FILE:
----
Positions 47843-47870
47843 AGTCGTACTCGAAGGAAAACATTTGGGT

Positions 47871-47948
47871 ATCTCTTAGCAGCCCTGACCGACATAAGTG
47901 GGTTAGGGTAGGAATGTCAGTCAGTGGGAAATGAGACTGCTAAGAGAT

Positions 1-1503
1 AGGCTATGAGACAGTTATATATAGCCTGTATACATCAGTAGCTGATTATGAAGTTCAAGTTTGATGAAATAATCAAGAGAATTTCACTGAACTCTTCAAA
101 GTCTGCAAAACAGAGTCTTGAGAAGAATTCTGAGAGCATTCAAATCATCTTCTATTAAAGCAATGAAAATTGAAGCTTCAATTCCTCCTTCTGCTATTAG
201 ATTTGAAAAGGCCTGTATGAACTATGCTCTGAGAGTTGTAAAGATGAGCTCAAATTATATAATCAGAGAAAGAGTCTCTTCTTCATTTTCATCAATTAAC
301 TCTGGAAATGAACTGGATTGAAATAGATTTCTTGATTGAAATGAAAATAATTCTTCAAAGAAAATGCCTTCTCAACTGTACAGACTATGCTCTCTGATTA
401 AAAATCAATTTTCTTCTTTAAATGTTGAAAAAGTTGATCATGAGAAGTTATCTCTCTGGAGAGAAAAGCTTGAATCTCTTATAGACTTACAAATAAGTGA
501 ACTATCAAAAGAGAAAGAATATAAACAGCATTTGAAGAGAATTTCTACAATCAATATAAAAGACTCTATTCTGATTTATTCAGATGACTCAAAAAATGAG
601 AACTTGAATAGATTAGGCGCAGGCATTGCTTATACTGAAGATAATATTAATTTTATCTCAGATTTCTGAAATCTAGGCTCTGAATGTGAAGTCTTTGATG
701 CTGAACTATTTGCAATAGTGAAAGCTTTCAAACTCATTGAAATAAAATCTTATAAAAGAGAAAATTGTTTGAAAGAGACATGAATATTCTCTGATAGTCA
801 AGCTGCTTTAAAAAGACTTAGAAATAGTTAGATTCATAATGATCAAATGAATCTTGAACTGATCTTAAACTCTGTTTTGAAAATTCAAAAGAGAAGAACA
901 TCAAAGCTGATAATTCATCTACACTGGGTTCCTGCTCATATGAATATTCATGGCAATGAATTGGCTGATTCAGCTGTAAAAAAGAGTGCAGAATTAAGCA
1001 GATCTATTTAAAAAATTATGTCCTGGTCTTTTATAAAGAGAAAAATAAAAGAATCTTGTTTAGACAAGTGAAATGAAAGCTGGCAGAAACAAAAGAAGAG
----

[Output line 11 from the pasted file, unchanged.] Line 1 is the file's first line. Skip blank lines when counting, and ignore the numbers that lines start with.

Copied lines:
401 AAAATCAATTTTCTTCTTTAAATGTTGAAAAAGTTGATCATGAGAAGTTATCTCTCTGGAGAGAAAAGCTTGAATCTCTTATAGACTTACAAATAAGTGA